The Centers for Disease Control and Prevention reported on Wednesday that more than 1,200 people—many of them healthy teenage boys—suffered from heart inflammation after receiving Pfizer’s or Moderna’s experimental coronavirus shot, the Epoch Times reported.
Patients experienced either myocarditis or pericarditis—two types of heart inflammation—after being injected with the second dose of one of the mRNA vaccines, according to the Vaccine Adverse Event Reporting System, which relies on voluntary reporting and thus does not capture the problem’s full scope.
Of 1,226 people who reported heart inflammation, 827 said they had myocarditis or pericarditis after the second dose, while 267 said the problem arose after the first dose.
The rest of the reports did not specify after which dose the problem occurred.
The experimental shots—designed to treat a disease that overwhelmingly harms the old and sickly—have caused problems disproportionately for young, otherwise healthy people, especially boys and men.
Forty percent of heart-inflammation cases have been reported in people 29 years old or younger. That amounts to 323 people, of which 309 had to go to the hospital. Nine remain hospitalized.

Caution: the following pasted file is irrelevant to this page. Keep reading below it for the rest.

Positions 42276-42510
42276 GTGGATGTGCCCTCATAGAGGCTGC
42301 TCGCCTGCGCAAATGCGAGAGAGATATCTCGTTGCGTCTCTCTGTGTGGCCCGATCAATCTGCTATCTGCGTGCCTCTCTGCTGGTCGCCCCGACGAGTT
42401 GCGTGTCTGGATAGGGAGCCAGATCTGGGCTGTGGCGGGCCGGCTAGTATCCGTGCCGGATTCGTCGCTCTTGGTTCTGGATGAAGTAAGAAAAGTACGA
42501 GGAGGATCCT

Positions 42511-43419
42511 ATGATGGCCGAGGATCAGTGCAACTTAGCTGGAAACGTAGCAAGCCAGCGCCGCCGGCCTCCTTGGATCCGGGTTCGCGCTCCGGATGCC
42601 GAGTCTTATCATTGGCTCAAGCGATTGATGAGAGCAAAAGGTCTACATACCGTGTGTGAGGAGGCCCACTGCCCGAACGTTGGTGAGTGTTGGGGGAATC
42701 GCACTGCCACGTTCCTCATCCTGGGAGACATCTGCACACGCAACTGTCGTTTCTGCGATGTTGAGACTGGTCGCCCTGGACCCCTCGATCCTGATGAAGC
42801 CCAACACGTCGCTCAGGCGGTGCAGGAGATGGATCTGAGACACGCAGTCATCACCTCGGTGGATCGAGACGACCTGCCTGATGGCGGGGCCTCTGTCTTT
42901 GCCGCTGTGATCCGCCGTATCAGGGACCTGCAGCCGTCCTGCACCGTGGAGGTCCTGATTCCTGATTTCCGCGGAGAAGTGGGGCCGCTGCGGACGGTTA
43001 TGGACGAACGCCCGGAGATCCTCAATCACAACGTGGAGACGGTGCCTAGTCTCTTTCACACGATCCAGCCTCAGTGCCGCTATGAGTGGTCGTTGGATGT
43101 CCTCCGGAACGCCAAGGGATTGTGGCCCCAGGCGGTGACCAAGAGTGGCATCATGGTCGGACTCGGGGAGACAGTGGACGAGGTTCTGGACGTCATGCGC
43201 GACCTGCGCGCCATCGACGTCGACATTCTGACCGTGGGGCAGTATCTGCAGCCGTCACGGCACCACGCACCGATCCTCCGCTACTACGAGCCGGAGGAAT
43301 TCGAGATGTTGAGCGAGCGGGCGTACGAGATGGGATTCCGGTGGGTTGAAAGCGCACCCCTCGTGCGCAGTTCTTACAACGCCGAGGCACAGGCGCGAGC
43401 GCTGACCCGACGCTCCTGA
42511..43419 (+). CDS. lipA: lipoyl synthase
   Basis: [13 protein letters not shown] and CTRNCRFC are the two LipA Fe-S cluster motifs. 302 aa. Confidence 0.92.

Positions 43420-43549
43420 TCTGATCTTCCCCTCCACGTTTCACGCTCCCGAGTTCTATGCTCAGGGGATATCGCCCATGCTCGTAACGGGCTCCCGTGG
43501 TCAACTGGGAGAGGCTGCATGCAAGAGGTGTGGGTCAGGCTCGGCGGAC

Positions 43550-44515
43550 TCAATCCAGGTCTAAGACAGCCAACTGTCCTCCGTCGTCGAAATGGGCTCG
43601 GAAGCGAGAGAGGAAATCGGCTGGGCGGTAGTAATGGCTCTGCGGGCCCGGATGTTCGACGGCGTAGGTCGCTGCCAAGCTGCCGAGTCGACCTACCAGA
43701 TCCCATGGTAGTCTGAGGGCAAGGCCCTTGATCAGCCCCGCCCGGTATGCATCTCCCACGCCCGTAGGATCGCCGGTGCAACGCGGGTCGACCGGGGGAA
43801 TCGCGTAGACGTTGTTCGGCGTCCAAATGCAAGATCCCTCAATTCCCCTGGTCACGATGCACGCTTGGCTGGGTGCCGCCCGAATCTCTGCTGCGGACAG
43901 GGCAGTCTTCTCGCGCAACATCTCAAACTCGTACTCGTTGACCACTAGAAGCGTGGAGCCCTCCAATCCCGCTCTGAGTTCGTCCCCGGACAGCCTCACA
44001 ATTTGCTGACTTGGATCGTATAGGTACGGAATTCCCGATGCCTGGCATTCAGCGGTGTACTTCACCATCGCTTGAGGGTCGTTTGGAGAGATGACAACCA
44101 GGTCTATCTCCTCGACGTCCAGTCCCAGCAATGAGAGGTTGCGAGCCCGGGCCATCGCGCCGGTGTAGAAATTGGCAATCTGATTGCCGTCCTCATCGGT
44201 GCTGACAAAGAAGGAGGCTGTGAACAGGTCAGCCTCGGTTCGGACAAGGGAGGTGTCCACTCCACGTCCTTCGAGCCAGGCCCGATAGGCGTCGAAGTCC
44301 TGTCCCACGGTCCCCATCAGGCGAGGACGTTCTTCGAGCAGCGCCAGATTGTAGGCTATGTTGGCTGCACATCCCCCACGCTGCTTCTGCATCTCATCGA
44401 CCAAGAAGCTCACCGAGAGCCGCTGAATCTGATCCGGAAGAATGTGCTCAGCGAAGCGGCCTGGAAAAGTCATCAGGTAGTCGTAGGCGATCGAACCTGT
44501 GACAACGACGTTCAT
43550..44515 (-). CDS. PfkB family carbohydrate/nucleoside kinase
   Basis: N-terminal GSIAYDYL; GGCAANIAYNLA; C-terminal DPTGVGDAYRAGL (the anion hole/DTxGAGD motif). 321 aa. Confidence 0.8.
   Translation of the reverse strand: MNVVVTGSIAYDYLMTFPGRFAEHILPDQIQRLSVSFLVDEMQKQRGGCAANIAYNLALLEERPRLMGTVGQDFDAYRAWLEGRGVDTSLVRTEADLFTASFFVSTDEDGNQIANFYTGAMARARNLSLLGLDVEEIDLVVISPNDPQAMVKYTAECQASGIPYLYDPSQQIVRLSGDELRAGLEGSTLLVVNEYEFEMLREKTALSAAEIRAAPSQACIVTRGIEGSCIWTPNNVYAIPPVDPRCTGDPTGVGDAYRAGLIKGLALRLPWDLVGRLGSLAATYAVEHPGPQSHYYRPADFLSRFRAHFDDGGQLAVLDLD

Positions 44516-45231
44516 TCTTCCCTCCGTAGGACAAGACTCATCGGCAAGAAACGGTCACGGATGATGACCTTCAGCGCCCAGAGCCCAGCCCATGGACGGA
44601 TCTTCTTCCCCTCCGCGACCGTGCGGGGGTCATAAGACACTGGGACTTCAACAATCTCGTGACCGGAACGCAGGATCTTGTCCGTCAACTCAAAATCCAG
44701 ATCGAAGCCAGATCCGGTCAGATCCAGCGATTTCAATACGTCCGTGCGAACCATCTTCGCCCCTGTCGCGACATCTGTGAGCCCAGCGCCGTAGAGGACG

The CDC expected that the 12- to 17-year-old male demographic would face between two and 21 heart inflammation cases, but the actual number is 32. For 18- to 24-year-old males, the expected number was between 3 and 34 and the actual number is 47.
Males up to 39 years old and females between 12 and 24 years old had higher-than-expected adverse effect, as well.
“It does appear that the mRNA vaccines may be a trigger for myocarditis,” said Matthew Oster, a pediatric cardiologist at Children’s Healthcare of Atlanta, at a panel that presented the newly released data.
Dr. Grace Lee, co-chair of the COVID-19 Vaccine Safety Technical Work Group, added that the data “suggest likely association of myocarditis with mRNA vaccination in adolescents and young adults.”
The Pfizer–BioNTech shot is linked to the majority of heart-inflammation cases, and the Moderna shot to the remainder.
However, other health concerns—including strokes in some female patients—have previously been reported with the single-shot Johnson & Johnson and AstraZeneca vaccines, which use a slightly different but still experimental approach to deliver proteins to cell receptors that in order to block the virus. Scientists also remain highly skeptical of the Chinese-backed Sinopharm alternative.